How Do I Manage My Fluids and Salts if I Have Severe Heart Failure?
One of the most important ways of managing moderate to severe heart failure is to control fluid and the salt content in your diet. Tune ...

Table of Contents
powered by healthline

Average Ratings


Suzanne Hughes MSN, RN, Richard P. Lewis MD, MACC, Mandeep R. Mehra MBBS, FACC, Nanette K. Wenger MD, M.A.C.


One of the most important ways of managing moderate to severe heart failure is to control fluid and the salt content in your diet. Tune in to find out how.

Webcast Transcript

ANNOUNCER: If you or a loved one has moderate to severe heart failure you know how important it is to maintain a heart healthy diet. One key step is to limit the amount of salt you consume. Too much, can cause the body to retain fluid causing high blood pressure which puts added strain on the heart

MANDEEP R. MEHRA, MBBS, FACC: One of the most important ways of controlling heart failure is by controlling the fluid and the salt content in your diet. One should restrict their sodium content to under two grams a day if they have severe heart failure. But it becomes very, very difficult for a patient to adhere to that guideline. We typically recommend not adding any additional salt to diet.

NANETTE K. WENGER, MD, FACC: I send my patients to a dietitian. Of course, it's no fun to eat food that doesn't taste good, and a good dietitian can show patients what can be done instead of salt that is perfectly safe in the setting of heart failure and that makes food taste good. And in addition to a number of herbs and spices, simple things, like pepper, onion, garlic, lemon are perfectly applicable.

MANDEEP R. MEHRA, MBBS, FACC: As far as fluids are concerned, one must weigh themselves every day. If their weights are increasing dramatically on a day-to-day basis, that is a candidate patient for very strict fluid restriction.

NANETTE K. WENGER, MD, FACC: Certainly, you have to learn to restrict the amount of liquids to about five small glasses a day, and that takes practice, and that takes measuring.

ANNOUNCER: In addition, diuretics also known as water pills, may be prescribed to flush out excess sodium and water from the body. They help reduce blood volume which lowers blood pressure.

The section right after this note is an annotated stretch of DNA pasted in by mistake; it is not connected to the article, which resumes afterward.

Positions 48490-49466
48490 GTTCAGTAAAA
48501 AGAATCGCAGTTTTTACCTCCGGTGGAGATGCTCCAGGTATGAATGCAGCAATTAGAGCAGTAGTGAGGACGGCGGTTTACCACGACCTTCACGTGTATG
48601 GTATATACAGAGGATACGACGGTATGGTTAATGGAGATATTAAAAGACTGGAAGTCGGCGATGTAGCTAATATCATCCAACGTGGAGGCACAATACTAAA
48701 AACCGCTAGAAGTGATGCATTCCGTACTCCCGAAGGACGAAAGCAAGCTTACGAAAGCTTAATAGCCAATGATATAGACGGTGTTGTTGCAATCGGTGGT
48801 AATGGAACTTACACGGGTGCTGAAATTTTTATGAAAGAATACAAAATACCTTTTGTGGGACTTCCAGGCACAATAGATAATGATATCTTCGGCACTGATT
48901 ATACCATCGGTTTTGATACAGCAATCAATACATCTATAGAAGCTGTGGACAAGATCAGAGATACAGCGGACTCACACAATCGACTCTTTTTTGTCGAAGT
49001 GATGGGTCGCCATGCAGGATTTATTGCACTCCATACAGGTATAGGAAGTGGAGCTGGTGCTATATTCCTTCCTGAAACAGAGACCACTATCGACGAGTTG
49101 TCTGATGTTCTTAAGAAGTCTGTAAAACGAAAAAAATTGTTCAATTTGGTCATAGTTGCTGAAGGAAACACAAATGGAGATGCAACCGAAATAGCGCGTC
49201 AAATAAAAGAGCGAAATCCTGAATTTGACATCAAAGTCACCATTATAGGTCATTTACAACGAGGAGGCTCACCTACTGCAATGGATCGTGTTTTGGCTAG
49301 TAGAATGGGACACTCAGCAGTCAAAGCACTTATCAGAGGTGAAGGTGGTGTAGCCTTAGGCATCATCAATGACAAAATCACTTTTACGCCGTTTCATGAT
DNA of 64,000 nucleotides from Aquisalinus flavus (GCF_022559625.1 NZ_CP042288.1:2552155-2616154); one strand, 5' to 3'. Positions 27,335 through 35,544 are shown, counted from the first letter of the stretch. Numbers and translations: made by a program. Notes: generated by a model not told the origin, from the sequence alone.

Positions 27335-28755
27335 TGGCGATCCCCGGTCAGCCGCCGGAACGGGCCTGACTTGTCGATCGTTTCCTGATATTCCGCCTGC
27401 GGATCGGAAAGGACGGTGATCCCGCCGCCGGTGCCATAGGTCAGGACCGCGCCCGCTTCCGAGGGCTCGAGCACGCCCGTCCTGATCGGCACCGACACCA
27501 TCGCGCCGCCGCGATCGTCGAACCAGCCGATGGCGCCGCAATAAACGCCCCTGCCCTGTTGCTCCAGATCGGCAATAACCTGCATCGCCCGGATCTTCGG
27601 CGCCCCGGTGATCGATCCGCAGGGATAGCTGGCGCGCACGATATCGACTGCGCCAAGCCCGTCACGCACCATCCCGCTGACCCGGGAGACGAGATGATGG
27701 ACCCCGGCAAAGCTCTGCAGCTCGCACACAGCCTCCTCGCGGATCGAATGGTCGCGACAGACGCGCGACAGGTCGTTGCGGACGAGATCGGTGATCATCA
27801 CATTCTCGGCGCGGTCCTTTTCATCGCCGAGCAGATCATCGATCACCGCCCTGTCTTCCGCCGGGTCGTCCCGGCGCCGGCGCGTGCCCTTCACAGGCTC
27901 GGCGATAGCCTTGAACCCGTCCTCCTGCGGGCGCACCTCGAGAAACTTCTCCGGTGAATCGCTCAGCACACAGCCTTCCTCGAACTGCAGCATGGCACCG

With heart failure, adherence to medications is crucial and being vigilant about what you eat and drink is essential

NANETTE K. WENGER, MD, FACC: Again, the patient- you--you have to know that if you use garlic, it's garlic, not garlic salt. Garlic salt has sodium in it. It's onion, not onion salt. You have to learn how to read labels. Virtually all the prepared foods are just loaded with sodium.

Many of the fast foods will give you your week's sodium allowance in one meal. So you and a trained dietitian are the best resource, because you are responsible at home. I can't go home on your shoulder and show you what to do with the fluids and the salt. You must learn this part of your management.

Related Videos

What Conditions Can Lead to Heart Failure?
Are There Any Dietary Restrictions Needed When I Have Heart Failure?
Do Swollen Ankles Mean I Have Heart Failure?

Licensed from
Top of page
General Drug Tools
General Drug Tools view all tools
Tools for
Healthy Living
Tools for Healthy Living view all tools
Search Tools
Search Tools view all tools
Insurance Plan Tools
Insurance Plan Tools view all tools

What is a reference number?

When you register on this site, you are assigned a reference number. This number contains your profile information and helps UnitedHealthcare identify you when you come back to the site.

If you searched for a plan on this site in a previous session, you might already have a reference number. This number will contain any information you saved about plans and prescription drugs. To use that reference number, click on the "Change or view saved information" link below.

You can retrieve information from previous visits to this site, such as saved drug lists and Plan Selector information.